Sweat slicked my body as I thought of going to King Cold’s planet. Others would see me, others who were not on this ship. Officers, Zashisaro… perhaps even the royal family. I felt tears coming, blinking them back, but it was no use. My only relief came from the size of this ship, the way I could just disappear away from the others. I wished I was a ghost – a real one. I wished I could disappear completely. I wouldn’t be able to do that in the palace. There, I would be put on display for all to see, like a caged animal.

Something wasn’t right. The ships flying at us were not going their own way; they were coming right at us, aggressively. There were five or six of them, each not even a tenth of our size. They were marked with the standard Planet Trade Organization insignias, and each ship was recognizably one of the most common models of space cruiser in the empire. These were no foreign pirates. Why were they coming at us, then?

I felt the prison ship lurch left to avoid them. The pursuers changed their trajectories to follow us. That was when I knew we were being hunted. A few moments later, I heard the smaller ships make contact with the outer hull of Captain Swichie’s. He had not had enough time to use the ship’s energy defenses; these mysterious hunters had come onto us too soon. I felt the ship vibrate as the others cut their way inside. I braced myself, wondering what I was supposed to do. Was I meant to go to Swichie? Was I supposed to hide? I couldn’t create energy, couldn’t even defend myself. Most of all, I didn’t want these newcomers to see me. The shame of my appearance caught in my throat; I grew angry at myself and scampered away.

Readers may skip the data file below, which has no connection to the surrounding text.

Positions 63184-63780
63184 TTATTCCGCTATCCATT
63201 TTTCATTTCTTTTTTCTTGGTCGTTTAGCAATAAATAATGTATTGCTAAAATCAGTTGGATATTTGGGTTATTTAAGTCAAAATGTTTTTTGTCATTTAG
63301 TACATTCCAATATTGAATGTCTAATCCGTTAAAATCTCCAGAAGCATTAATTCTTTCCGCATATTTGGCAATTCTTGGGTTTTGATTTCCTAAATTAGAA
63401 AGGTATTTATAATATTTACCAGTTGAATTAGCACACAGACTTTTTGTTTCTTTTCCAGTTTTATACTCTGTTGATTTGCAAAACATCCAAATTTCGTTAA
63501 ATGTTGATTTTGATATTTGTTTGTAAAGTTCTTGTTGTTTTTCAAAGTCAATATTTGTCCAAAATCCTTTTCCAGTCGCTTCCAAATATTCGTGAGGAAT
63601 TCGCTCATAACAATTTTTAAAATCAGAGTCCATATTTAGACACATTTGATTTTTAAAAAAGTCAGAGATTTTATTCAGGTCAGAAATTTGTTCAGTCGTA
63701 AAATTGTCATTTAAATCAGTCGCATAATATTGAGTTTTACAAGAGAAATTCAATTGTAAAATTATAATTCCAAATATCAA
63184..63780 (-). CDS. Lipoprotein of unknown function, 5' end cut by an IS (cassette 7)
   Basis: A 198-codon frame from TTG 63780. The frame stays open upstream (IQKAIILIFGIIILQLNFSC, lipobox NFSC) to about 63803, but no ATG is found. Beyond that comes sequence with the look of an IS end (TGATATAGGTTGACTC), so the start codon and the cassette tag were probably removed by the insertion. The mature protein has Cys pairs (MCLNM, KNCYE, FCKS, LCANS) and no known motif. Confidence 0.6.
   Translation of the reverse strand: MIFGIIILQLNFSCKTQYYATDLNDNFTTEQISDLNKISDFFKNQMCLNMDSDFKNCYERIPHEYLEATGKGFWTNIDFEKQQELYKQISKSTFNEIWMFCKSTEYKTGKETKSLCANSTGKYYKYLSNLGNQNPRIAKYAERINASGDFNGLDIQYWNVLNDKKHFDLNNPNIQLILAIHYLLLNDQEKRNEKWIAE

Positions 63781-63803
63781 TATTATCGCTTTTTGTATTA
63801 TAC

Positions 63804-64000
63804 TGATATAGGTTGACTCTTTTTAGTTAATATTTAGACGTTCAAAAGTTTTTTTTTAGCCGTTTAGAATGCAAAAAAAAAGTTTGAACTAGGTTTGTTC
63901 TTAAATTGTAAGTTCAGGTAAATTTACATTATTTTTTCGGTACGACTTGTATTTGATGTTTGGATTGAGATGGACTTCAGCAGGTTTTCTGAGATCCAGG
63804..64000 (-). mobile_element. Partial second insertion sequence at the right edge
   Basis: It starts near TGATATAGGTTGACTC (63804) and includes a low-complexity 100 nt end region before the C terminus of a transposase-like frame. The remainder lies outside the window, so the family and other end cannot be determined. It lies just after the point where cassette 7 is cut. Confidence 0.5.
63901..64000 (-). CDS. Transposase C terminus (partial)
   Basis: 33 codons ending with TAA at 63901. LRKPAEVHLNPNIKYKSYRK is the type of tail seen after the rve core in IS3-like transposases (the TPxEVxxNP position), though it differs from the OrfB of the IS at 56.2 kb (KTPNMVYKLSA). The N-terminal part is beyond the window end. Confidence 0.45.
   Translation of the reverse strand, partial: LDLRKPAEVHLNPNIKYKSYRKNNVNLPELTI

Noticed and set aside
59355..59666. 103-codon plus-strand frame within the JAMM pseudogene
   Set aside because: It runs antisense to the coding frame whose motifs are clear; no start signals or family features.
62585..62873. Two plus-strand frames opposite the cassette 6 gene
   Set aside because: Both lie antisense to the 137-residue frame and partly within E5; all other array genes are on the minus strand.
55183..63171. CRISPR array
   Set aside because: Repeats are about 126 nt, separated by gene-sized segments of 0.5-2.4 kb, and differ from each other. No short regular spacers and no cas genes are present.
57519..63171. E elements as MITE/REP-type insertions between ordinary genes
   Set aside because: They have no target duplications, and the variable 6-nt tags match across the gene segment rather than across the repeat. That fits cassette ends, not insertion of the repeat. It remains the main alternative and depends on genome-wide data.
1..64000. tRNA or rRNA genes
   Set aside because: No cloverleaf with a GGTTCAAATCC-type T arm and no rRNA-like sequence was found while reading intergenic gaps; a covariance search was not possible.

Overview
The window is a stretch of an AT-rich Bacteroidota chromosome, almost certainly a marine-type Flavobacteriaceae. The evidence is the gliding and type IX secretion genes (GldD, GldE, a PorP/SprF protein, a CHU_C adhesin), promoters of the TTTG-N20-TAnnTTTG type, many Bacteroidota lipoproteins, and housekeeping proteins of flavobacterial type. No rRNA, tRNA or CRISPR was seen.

This ship was not well-manned. We had probably a thousand slaves on board and a few hundred guards at most. It was probably less than that, in truth. I didn’t know the full numbers. The whole crew had never been together in one room for me to count. We were not well-suited for boarding parties. The ship was colossal and imposing and deadly fast so that it could defeat any pirates we encountered in space – and this had been the case before. During my time in the prison ship, I had witnessed Captain Swichie destroy more than a dozen fleets of pirate raiders with the ship’s defenses. The fact that this group had come out from above Planet Frieza 068, in apparent friendly space, had taken all of us by surprise; that was the only reason they weren’t already dead.